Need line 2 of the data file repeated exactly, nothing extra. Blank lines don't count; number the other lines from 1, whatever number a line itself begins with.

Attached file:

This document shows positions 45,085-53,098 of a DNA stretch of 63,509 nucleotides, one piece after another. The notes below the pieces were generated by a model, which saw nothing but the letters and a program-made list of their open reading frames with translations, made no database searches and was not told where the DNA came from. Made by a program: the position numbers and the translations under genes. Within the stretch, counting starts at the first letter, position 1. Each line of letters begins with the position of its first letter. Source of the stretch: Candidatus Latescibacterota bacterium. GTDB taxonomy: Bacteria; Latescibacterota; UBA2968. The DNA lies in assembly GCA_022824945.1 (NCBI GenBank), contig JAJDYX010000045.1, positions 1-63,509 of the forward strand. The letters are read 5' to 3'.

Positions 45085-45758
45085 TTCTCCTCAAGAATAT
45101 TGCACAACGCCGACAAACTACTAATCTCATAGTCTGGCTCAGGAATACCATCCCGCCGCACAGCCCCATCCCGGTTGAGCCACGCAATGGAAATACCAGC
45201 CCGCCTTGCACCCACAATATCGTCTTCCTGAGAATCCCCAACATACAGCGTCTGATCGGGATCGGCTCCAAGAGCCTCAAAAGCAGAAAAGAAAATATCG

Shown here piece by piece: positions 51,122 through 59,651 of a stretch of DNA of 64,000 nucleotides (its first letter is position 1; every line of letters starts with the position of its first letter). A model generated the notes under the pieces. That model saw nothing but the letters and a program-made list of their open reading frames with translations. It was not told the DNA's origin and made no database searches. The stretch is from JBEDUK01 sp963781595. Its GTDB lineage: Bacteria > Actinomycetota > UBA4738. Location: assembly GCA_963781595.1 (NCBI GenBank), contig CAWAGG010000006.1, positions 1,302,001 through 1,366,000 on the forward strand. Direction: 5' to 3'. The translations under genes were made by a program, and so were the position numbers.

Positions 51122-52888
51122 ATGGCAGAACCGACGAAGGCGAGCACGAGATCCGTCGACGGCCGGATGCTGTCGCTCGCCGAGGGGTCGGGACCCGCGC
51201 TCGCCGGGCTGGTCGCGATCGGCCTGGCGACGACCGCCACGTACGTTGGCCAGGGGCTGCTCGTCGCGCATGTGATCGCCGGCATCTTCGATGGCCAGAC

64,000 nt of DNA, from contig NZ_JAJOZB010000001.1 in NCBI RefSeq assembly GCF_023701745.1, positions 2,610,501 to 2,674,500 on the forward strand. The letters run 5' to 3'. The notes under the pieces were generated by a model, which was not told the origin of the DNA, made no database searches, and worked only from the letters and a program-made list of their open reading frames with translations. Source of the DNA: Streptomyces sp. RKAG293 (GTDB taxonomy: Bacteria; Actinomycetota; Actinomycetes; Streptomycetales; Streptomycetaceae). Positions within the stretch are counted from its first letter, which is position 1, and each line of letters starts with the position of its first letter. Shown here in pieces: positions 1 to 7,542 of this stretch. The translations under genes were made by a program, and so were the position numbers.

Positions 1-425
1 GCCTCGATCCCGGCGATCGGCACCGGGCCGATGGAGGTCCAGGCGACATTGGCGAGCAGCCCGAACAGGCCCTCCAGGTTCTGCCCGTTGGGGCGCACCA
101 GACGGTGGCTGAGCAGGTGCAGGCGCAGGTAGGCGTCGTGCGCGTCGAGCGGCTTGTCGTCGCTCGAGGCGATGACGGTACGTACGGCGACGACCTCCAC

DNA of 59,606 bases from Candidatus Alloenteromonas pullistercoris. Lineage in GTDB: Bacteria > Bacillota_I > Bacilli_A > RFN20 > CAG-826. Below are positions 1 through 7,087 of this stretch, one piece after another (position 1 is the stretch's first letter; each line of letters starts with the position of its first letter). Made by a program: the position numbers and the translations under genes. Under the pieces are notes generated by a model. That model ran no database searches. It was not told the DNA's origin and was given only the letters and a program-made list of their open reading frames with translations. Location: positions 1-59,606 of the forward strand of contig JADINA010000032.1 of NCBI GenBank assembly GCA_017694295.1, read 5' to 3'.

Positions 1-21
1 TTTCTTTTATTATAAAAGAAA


Positions 45085-45758